Combined heat and power, or CHP, is the concurrent production of useful thermal energy (heating and/or cooling) and electricity or mechanical power from a single source of energy. Most commonly electricity is generated first in the process, with the waste heat captured to create useful thermal energy. This is also called cogeneration. Other applications use fuel directly to create thermal energy for a process, and then use the waste heat to create electricity and/or mechanical power.
Because CHP creates multiple forms of useful energy using a single source, it is a highly efficient process often operating at 65-75% efficiency.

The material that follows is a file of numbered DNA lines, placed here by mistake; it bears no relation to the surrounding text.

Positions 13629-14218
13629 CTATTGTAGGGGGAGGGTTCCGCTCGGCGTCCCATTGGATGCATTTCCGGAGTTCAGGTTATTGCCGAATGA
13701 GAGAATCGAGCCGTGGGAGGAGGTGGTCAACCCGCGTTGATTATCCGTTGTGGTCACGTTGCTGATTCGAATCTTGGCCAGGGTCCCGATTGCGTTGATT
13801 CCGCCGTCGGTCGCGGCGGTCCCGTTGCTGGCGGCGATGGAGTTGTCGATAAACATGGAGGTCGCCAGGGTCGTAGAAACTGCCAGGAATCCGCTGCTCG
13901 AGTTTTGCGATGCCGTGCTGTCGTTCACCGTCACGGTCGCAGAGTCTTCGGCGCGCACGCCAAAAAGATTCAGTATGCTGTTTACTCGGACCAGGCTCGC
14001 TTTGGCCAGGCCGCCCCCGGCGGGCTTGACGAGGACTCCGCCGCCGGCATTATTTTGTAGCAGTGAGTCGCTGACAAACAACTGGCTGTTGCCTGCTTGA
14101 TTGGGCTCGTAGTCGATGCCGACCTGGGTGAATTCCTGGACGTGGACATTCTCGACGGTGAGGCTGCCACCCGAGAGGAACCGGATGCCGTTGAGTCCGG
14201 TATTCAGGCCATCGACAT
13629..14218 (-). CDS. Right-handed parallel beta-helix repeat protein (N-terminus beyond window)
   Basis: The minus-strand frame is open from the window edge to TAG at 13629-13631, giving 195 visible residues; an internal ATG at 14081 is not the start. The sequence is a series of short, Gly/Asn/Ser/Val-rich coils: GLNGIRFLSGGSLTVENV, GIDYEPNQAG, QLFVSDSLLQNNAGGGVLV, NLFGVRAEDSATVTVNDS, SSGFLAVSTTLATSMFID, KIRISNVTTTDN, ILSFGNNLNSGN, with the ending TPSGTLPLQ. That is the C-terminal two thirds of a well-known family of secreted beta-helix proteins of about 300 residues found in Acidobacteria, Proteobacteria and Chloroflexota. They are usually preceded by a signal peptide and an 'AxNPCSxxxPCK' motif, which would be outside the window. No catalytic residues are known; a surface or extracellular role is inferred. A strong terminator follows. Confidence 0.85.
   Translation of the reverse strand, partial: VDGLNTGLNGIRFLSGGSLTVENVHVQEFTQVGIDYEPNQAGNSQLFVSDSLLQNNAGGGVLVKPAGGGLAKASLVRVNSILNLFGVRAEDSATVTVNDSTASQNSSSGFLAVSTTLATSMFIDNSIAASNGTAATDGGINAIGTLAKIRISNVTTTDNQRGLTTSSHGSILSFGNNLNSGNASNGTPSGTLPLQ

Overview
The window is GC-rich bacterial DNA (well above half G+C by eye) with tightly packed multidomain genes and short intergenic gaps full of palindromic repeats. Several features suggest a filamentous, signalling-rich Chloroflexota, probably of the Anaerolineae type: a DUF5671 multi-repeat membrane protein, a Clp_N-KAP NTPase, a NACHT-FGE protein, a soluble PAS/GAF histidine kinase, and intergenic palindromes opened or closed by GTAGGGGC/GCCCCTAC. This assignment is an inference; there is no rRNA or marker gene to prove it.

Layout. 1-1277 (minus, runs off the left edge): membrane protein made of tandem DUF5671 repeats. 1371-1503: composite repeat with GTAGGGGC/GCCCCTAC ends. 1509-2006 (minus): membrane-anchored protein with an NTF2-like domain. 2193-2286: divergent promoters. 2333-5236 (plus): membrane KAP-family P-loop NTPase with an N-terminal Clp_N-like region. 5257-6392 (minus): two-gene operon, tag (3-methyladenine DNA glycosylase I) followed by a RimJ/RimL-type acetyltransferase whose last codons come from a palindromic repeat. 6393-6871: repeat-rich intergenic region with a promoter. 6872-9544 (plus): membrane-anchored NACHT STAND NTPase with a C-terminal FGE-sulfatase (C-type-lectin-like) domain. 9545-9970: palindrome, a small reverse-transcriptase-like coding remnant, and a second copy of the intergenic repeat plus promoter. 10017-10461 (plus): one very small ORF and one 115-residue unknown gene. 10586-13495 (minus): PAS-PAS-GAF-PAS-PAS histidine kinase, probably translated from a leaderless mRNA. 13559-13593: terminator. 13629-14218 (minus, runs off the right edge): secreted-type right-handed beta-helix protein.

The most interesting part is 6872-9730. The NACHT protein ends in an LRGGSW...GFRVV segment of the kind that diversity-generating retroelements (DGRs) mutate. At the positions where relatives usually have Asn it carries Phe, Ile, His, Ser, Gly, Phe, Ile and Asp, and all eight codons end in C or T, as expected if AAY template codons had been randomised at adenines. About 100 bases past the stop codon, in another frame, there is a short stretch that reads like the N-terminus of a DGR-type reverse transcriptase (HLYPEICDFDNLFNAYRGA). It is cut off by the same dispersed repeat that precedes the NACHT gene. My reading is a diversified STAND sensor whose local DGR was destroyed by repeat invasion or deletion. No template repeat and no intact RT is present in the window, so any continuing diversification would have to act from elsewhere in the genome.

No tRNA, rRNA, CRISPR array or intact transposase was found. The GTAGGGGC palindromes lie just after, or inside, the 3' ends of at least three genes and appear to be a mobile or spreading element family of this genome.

Multiple technologies can be used in CHP applications including reciprocating engines, gas turbines, microturbines, fuel cells, and steam turbines. Fuels that can be used include natural gas, liquid fuels such as diesel or fuel oil, solid fuels such as coal or biomass, and hydrogen. Common applications for CHP include industrial and commercial facilities with significant heating loads and district heating systems.
CHP may also be used in multi-family residential buildings and, in some limited cases, in individual residential homes. As of the end of 2018, the U.S. Department of Energy Combined Heat and Power Installation Database reported 4,545 CHP installations in the U.S. with a total generating capacity of 81,094 MW.